Ni no Kuni: The Black Mage Original Soundtrack

"Joe Hisaishi brings a bit of his Ghibli magic to game music." Cautiously Recommended

Rankings

Artist Credits

Tracks

55 minutes total
  1. Ni no Kuni Main Theme [3:19]
  2. The First Morning [2:35]
  3. Hotroit [2:11]
  4. The Incident [2:23]
  5. Arie ~Recollection~ [2:10]
  6. Shizuku [1:39]
  7. Powerful Magic [2:01]
  8. Field [3:36]
  9. Neko Kingdom Castle Town [2:45]
  10. Desert Kingdom Town [3:03]
  11. Imperial March [2:23]
  12. Crisis [1:12]
  13. Tension [1:18]
  14. Battle [2:22]
  15. Jabo, The Black Wizard [2:45]
  16. Imargen Battle [2:37]
  17. Labyrinth [2:33]
  18. To The Decisive Battle [3:21]
  19. Final Battle [3:22]
  20. Miracle ~Reunion~ [2:50]
  21. Fragments of Hearts [4:12]
  • Released Feb 9, 2011 by Frame (catalog no. PKCF-1036, retail 3000 yen).
  • Orchestral soundtrack for the Japan-only DS release of the game. A European edition "Ni no Kuni: Wrath of the White Witch Original Soundtrack" released in Europe by Wayo Records includes a second disc with music from the PS3 release.
  • Track 21 "Fragments of Hearts" sung by Mai.

Reviews

Joe Hisaishi brings a bit of his Ghibli magic to game music.

Cautiously Recommended

Editor's review by Adam Corn (2011-03-21)

For their new RPG "Ni no Kuni", developer Level 5 have brought to the world of gaming not only famed animation studio Studio Ghibli, but also frequent Ghibli collaborator Joe Hisaishi, composer of such films as Laputa, Princess Mononoke and Spirited Away. Hisaishi embeds his orchestral score for Ni no Kuni Original Soundtrack with many of the qualities of his classic Ghibli works, though only occasionally matching his very best.

The majority of the score's worth lies in its two main themes, both of which deservedly receive the reprise treatment. In album opener "Ni no Kuni Main Theme", you can sense Hisaishi removing all restraint in making a full-on game theme, shifting with hardly a beat between a blaring, majestic brass fanfare and a wispy, idealistic flute theme for the game's adolescent protagonist. Its more march-like reprise "To the Decisive Battle" doesn't vary that much, but the source theme is so enthralling you'll still love every second of it. The other major theme lies in the game's ending vocal piece "Fragments of Hearts", which has a pure, almost angelic quality akin to Final Fantasy III Eternal Legend of the Wind's "Roaming Sheep" and Ico's "You Were There" - not quite as moving as those two classics but beautiful nonetheless. Even better is its instrumental arrangement "Field", which like the soundtrack's main theme balances the bold brass of a daring adventure with the gentle strings and woodwinds of adolescent innocence, and more than any other track exhibits the magic and wonder found in Hisaishi's best Ghibli works.

Aside from the two main themes and their reprises, only a couple other pieces really stand out individually. "The First Morning" sounds exactly like its title, with fluttering flutes and gentle strings painting grassy green meadows akin to the naturalistic pieces in the Viva Pinata soundtracks. "Neko Kingdom Castle Town" is also perfect for its name, combining that wispy flute that surfaces throughout the soundtrack with folksy violins and regal trumpets, reminscent of Final Fantasy XII's Rabanastre themes.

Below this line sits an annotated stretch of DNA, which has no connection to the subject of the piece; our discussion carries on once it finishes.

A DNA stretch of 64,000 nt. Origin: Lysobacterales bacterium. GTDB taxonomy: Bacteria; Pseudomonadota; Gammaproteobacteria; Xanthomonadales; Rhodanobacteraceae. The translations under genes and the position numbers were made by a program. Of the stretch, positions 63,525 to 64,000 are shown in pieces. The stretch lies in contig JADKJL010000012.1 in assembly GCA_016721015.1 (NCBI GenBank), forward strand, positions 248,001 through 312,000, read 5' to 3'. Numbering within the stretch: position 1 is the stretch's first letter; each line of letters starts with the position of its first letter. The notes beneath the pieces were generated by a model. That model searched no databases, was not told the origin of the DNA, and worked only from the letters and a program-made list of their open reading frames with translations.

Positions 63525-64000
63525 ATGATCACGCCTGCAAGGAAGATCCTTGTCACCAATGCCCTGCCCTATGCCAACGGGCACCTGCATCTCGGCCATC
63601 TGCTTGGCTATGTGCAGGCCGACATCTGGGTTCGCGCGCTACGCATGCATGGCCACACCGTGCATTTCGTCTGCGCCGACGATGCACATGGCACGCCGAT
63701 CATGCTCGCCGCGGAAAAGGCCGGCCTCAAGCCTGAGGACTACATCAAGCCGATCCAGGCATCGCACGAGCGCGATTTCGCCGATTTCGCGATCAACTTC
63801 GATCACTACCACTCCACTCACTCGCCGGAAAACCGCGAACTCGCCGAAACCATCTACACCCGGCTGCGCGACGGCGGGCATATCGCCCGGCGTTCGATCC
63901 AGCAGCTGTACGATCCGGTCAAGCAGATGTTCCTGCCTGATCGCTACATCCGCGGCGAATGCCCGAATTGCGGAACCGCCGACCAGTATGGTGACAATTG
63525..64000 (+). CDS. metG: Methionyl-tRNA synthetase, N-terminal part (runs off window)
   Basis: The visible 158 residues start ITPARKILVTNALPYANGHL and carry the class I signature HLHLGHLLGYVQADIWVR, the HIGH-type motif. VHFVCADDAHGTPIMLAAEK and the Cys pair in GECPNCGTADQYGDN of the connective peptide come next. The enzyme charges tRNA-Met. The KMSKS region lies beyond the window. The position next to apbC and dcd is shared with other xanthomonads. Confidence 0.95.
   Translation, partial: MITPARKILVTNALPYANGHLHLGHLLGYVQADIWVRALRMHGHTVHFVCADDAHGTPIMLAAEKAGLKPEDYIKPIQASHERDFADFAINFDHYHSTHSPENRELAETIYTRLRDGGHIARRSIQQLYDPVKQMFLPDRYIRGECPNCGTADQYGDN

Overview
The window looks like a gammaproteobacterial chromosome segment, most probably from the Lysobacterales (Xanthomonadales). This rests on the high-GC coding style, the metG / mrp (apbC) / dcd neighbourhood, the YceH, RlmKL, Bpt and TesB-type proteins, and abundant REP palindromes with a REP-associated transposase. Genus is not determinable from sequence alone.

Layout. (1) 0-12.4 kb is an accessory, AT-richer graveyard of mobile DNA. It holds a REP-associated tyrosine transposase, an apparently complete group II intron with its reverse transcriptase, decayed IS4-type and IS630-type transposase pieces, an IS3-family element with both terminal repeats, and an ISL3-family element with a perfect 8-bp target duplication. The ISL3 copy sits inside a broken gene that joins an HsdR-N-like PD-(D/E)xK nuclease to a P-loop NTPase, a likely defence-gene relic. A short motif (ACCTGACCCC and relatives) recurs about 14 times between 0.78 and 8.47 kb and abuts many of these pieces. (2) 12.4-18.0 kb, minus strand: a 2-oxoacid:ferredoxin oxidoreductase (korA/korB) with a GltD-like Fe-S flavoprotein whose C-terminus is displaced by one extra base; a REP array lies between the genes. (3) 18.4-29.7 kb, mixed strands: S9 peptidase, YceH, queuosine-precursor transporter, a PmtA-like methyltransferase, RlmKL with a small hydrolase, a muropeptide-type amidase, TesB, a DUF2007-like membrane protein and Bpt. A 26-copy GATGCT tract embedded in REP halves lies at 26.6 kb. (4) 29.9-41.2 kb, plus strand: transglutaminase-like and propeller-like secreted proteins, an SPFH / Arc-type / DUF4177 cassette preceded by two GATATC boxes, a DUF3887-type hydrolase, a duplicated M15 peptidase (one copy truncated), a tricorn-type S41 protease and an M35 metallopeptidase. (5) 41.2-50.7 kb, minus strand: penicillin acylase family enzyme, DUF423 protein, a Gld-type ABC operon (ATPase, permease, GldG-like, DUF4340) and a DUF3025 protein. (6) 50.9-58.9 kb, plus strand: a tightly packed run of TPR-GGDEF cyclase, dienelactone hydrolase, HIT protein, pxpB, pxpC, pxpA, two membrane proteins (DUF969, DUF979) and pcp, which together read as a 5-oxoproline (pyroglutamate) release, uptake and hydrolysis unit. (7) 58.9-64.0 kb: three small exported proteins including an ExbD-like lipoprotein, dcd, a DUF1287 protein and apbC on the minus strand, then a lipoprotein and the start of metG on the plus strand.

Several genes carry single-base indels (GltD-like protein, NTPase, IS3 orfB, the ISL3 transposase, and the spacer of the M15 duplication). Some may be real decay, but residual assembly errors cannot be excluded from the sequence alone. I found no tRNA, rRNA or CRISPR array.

The rest of the soundtrack takes qualities of Hisaishi's previous Studio Ghibli works and tailors them to the game's scenarios. "Shizuku" and "Imargen Battle" have that eccentric mystique found in Howl's Moving Castle, while "Imperial March" and "Final Battle" sound patterned after corresponding pieces in the Princess Mononoke soundtracks. However I wouldn't say the Ni no Kuni pieces demonstrate anything particularly new or notable over those previous works. The quirky theme that leads "Hotroit" is promising, but after its brief intro appearance sadly fails to reappear. In this and several other pieces, you get the sense that were Hisaishi composing for more than the two to three minute span that most tracks are limited, he could have developed them into something more significant.

From the opening "Main Theme" to not quite the halfway point of the soundtrack at "Nekko Kingdom Castle Town", Ni no Kuni progresses much in the way I would hope for a highly anticipated new Ghibli soundtrack by Joe Hisaishi. The remainder, however, I find mostly forgettable, with the exception of two very nice reprises. To someone new to Hisaishi's work I imagine the entire soundtrack would sound entirely novel, but really someone new to Hisaishi's work should begin with one of his even better anime efforts (Princess Mononoke and either Howl's Moving Castle Image Album or Studio Ghibli Symphonic Suite being my personal recommendations). As for those familiar with Hisaishi's work and eager to hear more, Ni no Kuni provides that opportunity, as long as a good Hisaishi score and not a consistently great one will suffice.

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